Tuesday, July 11, 2006

Minorities in India Fear Reprisals For Terrorist Attack

FT.com / World - Minorities fear reprisals
By Jo Johnson and Khozem Merchant
Published: July 11 2006 21:37
 Within minutes, seven explosions on the railway that forms Mumbai's ( formerly known as Bombay)  spinal cord left at least 163 people dead and possibly more than 1,000 wounded in one of the worst terrorist attacks in India.

The first explosion took place at about 6.30pm, at the height of the rush hour, with a further six blasts ripping apart commuter trains over the next 20 minutes, sending shrapnel through carriages normally filled with 400-500 people each.

There was no immediate claim of responsibility for the bombings, which echoed the attacks in Madrid in 2004.

In a volatile sub-continent, in which attacks on one community seldom go unreciprocated, politicians urged people to remain calm. But some members of minority communities were last night anxious about reprisals.

For Elizabeth John, 37, a Pakistani living in New Delhi, it was a moment to be fearful. "I'm very sad and scared," she said.  "Lots of people know I'm living here as a Pakistani.  If they get angry they may attack me."

In Mumbai, amid torrential monsoon rains, thousands of commuters took to the streets of India's paralysed business capital, unable to make calls to jammed mobile telephone networks and overloaded land lines.

The explosives had been placed in railway coaches and on platforms on the western railway that snakes from south Mumbai to northern suburbs, the main commuter artery for millions of workers in the vibrant city.  Observers said the devastation would have been even worse had the explosives been planted in second-class carriages, which are densely packed, rather than in first-class coaches, usually reserved for women and less congested.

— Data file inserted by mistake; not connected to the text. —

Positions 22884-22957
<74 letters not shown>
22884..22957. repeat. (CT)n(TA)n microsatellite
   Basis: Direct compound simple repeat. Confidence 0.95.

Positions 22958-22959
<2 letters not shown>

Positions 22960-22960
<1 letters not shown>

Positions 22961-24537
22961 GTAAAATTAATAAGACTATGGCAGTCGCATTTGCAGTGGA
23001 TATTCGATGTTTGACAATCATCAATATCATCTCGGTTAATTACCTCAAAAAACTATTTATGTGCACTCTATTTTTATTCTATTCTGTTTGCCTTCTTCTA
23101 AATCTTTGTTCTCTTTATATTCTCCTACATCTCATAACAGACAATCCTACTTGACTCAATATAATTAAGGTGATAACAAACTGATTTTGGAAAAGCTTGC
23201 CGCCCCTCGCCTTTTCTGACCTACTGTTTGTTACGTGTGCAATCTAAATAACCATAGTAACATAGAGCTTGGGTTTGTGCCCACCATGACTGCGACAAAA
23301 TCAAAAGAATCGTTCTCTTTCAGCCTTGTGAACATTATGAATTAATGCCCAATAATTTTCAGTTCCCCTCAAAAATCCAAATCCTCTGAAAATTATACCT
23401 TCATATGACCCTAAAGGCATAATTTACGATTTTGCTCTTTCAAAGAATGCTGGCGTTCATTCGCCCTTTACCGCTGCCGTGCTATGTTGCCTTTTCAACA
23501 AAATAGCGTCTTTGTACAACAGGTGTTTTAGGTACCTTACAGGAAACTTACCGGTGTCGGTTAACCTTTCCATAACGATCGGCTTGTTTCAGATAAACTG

A number of smaller explosions in Srinigar, the capital of Indian-controlled Kashmir, earlier in the day had indicated an intensification of militant activity, but security forces have yet to announce links between the two sets of blasts.

As he did last October, when a wave of bombs devastated markets in New Delhi, killing 59 people, Manmohan Singh, India's prime minister, said the attacks were the work of terrorists but he refused to speculate on the identity of the perpetrators.

A symbol of India's growing financial muscle, Mumbai has long been viewed as a tempting target for terrorist groups.

In 1993, 300 people were killed in 13 explosions that also destroyed the city's stock exchange.

In 2003 bombers moved effortlessly in the city's business quarter before watching their devices, planted in taxis, wreak havoc in two densely packed locations at lunchtime.  At least 50 people were killed on that occasion, as drivers, beggars and local tourists sat down to eat.

Summarized by Copernic Summarizer


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